We generally apply varnish to the surface of wood to enhance its looks and provide protection. Varnish imparts a classic look to wood while protecting it from wear and tear, and the elements.
You need to follow certain procedures for applying varnish or lacquer, which we deal with in another of our posts.
You can find varnish applied to several wooden surfaces like flooring, doors, windows, furniture, and staircases. It brings out the features of the wood grain, enhancing the natural beauty of the wood.
Why would you want to paint over varnish?
If varnished wood looks so good, you may wonder why you would want to paint over it. The fact of the matter is that after a point, it is possible to get bored of the look and want to change the appearance of the wood.
For instance, with due respect to old-fashioned and retro looks, you would perhaps want to change it to a more contemporary appearance. You could use pastel shades or white or off-white to create a new look. But here’s the catch – certain shades would only be possible by painting the wood.
Can you paint over varnished wood?
Is it possible to paint over varnished wood? Yes, you can. In this post, we discuss the procedure of how to paint over varnished wood.
It is important to use suitable paint – the best type in this scenario is water-based acrylic paint. In case you use oil-based paint, then you need to use an oil-based primer as well. If the job is only touching up, you don’t need to remove the existing varnish. But if it covers a larger area, then you can get the best results by totally removing the varnish.
How to Paint Over Varnished Wood
When you have to apply paint over previously varnished wood, you need to follow a few simple steps. If you follow these steps, you can give varnished wood a refreshing makeover. Here are the steps to follow:
Step 1: Filling the Surface
You need to eliminate imperfections like scratches, dents, dips, and other irregularities. If you don’t deal with these imperfections, your paint may flake, peel off or blister prematurely. You must fill these imperfections with wood filler.
Pay special attention to larger cracks or areas where large chunks are missing or where there is rotten wood. Once you have applied the wood filler, you now need to allow time for your filler to dry.
Step 2: Cleaning the Surface
Once you complete your filling and patching work, you need to clean the wood.
Clean the wood by using a household sprayer bottle and wiping it with a lint-free cloth.
Ensure that you remove all sticky, greasy spots and make sure that there is no residue left on the surface. Using trisodium phosphate (TSP) is a good remedy for removing very stubborn stains or grease. Be sure to read the label and wear protective gear as TSP is toxic.
Try not to expose the varnished wood to water for extended periods, while varnish does offer some waterproofing, soaking the wood will delay your project as you’ll have to wait for it to totally dry. Finally, wipe the surface with a dry cloth and allow it to dry.
Step 3: Sanding the Surface
Now, comes the sandpaper stage. Sanding is an acquired skill and if you have been doing it for some years, it should be easy for you to execute this stage of the work. Use medium to fine-grit sandpaper to strip the wood of the varnish.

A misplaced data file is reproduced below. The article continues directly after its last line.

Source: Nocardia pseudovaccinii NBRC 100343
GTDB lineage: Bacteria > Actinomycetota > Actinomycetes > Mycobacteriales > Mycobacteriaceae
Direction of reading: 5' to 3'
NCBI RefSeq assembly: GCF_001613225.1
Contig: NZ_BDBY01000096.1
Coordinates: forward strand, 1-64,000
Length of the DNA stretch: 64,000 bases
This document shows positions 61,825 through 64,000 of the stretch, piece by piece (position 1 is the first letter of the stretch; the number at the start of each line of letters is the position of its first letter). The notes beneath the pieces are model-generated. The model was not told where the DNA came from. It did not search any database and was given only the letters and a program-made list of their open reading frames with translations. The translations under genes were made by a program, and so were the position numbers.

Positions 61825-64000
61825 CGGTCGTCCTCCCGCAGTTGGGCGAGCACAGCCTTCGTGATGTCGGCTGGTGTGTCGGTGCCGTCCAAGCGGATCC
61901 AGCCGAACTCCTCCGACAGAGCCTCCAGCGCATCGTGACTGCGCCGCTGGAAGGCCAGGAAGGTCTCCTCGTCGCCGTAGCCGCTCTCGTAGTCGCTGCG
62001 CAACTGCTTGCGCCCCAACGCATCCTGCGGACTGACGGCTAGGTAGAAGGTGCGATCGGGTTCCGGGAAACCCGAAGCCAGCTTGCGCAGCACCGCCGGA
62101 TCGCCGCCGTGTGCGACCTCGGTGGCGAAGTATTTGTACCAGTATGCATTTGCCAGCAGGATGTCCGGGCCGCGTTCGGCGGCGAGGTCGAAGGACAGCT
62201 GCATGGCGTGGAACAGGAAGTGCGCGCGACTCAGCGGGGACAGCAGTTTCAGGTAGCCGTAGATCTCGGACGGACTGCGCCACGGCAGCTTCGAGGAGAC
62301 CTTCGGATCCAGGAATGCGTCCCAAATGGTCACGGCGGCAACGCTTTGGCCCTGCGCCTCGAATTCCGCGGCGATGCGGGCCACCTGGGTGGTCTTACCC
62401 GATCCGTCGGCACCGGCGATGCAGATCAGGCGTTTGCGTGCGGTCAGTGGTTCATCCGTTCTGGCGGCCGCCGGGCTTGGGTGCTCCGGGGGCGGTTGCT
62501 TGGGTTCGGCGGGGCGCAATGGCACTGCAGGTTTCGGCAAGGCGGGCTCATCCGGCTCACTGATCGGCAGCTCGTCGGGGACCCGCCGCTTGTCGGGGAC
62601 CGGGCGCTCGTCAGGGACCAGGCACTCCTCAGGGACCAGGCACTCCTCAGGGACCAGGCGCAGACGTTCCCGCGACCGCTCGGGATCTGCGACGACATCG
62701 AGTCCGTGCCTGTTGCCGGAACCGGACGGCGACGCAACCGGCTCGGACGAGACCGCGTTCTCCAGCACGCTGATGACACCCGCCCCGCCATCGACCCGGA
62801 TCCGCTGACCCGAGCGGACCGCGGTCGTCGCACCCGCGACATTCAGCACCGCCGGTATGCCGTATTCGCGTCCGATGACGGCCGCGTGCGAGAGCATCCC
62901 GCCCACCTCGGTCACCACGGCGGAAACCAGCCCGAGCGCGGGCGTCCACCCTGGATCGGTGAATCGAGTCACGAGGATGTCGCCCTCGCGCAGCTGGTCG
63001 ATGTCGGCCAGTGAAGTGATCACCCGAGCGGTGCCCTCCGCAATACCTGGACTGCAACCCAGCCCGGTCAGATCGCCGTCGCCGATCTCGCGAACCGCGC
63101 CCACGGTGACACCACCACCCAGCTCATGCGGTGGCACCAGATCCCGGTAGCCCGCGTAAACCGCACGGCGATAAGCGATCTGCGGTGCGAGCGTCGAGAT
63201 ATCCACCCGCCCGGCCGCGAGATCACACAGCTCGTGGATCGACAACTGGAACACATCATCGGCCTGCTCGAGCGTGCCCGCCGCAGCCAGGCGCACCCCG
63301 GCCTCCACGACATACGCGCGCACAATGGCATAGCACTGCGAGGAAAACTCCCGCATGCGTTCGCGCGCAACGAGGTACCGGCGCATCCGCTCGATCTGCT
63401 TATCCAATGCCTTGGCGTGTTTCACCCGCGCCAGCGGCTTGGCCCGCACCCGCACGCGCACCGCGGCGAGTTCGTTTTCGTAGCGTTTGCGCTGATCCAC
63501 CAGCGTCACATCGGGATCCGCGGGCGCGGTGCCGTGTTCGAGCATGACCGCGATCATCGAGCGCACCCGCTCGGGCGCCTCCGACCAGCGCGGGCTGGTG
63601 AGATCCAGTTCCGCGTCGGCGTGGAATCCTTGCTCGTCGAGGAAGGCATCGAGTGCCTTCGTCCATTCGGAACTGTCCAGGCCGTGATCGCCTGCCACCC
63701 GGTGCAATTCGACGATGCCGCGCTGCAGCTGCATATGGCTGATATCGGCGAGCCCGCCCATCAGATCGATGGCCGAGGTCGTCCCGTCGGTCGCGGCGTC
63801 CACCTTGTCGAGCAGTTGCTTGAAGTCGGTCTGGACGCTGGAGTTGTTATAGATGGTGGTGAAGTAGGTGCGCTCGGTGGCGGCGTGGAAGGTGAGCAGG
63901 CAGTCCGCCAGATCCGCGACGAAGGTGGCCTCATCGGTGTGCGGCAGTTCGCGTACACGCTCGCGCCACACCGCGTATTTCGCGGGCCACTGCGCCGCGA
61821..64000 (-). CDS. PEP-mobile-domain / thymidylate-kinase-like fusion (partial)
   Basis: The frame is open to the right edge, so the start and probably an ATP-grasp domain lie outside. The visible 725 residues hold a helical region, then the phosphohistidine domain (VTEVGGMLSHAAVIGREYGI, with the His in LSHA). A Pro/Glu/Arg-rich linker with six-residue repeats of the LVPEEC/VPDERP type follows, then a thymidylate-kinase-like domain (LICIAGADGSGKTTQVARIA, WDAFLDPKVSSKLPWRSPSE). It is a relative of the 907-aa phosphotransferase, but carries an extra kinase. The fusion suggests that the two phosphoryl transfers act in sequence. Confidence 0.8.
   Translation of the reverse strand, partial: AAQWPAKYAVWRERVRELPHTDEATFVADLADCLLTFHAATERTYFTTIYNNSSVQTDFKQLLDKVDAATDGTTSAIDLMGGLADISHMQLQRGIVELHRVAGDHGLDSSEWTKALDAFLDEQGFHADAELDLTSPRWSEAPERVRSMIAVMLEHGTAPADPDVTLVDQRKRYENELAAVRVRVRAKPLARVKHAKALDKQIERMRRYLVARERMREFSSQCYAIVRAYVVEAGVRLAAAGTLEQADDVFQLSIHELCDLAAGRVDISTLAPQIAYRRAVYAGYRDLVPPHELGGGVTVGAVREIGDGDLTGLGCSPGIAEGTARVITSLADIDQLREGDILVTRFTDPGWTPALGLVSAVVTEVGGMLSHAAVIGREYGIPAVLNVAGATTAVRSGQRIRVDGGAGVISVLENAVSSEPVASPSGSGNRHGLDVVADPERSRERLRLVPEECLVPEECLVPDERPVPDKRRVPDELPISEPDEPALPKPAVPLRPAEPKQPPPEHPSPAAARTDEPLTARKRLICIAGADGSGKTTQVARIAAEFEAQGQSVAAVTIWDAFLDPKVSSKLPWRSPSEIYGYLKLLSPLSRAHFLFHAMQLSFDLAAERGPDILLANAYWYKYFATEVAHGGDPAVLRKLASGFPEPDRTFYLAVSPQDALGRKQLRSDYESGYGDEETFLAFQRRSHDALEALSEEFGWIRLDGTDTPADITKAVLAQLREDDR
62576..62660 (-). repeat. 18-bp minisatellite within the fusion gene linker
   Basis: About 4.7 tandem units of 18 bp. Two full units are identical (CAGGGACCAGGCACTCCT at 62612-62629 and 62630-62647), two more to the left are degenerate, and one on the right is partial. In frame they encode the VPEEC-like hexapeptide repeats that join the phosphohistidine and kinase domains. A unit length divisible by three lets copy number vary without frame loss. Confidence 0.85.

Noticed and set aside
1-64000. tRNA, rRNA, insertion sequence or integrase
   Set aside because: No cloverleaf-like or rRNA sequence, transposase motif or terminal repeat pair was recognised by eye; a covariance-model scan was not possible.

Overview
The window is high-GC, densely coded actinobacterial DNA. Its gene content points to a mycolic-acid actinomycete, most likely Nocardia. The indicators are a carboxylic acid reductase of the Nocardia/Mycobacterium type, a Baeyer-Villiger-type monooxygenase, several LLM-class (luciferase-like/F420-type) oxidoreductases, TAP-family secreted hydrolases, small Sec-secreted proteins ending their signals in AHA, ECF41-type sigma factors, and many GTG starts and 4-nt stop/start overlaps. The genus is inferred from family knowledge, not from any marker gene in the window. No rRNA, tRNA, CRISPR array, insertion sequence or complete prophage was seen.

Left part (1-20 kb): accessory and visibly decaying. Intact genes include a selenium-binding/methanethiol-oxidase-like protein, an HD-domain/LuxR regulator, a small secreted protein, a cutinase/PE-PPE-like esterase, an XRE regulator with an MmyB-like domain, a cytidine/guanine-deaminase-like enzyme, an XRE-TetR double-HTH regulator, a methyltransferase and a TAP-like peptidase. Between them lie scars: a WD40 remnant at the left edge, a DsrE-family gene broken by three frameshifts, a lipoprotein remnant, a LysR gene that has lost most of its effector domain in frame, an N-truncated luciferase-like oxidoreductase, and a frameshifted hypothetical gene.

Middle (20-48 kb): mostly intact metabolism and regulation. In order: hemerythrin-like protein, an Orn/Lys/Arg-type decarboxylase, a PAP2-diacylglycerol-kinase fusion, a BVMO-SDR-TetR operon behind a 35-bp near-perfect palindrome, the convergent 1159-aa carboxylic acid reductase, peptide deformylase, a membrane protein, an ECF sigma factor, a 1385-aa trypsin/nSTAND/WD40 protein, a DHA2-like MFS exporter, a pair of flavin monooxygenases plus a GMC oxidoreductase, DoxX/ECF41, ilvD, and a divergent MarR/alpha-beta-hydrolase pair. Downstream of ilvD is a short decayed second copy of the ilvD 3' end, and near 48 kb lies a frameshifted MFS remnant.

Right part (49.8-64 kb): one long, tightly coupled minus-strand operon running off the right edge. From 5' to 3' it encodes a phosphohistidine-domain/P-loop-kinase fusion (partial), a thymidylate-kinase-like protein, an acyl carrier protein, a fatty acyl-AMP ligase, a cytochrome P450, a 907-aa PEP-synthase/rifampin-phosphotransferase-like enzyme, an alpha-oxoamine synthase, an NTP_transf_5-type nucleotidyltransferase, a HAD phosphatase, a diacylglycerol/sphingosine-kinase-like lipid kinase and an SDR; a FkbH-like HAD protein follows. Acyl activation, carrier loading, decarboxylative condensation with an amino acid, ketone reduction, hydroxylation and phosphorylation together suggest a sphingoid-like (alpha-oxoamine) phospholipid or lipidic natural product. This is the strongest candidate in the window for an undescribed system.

By sanding the wood, you create a roughness that helps the paint to get a better grip on the surface. You can use contoured sanding grips to deal with curved surfaces. Ensure that the room that you work in a well-ventilated so that doesn’t accumulate too much dust from the sanding operation. Also, use a face mask or respirator.
You should sand along the direction of the wood grain and take care not to sand the surface down to the bare wood. If you expose too much of the bare wood, you will have a difficult time painting it later on.
Alternatively, if the surface of the wood is in relatively good condition, you can apply paint without following the above procedures.
You can use a deglosser that can be sprayed or applied to the job to remove the varnish. Deglosser is often called “liquid sandpaper.” Once done, you can clean the dust off the surface of the wood in preparation for applying the primer.
Step 3: Applying Primer
After the surface of the wood is prepped, it is now ready for the first coat of primer. You may not need to apply primer if the surfaces are clean. In such a case you would skip this stage and apply paint directly.
Apply a light coating of primer and allow it to dry. Once dry, lightly sand the primer surface and add another coating and apply another coat. Once the second coat is applied, your wood is ready to receive its first coat of paint.
Step 4: Applying the Paint
Use oil-based paint for the best results to provide a vibrant and colorful appearance. You will have to wait a rather long time for your paint to dry. It takes about eight hours for the first coat to dry against the four hours for acrylic paint.
Once you apply the final coat, wait for at least 24 hours before you do anything with the wood. On drying, your wood surface should look like an entirely new surface.
Applying finish to wood is a highly skilled activity and everyone may not be able to do a good job. It takes a lot of time and patience combined with experience to execute a satisfying job.
Painting over varnish is even more tricky and can make the wood look worse if you don’t play your cards right. That is why we have provided the information in this post. Using this information, you can take any varnished wooden items and apply paint to them.
By knowing how to apply paint on varnish makes your woodworking skills all the better and you can make some great-looking projects because of your expert finish-application skills.
Applying a suitable finish is extremely critical to be able to restore old furniture and other wooden items. It is an important aspect of woodworking and you can gain great respect in your woodworking community.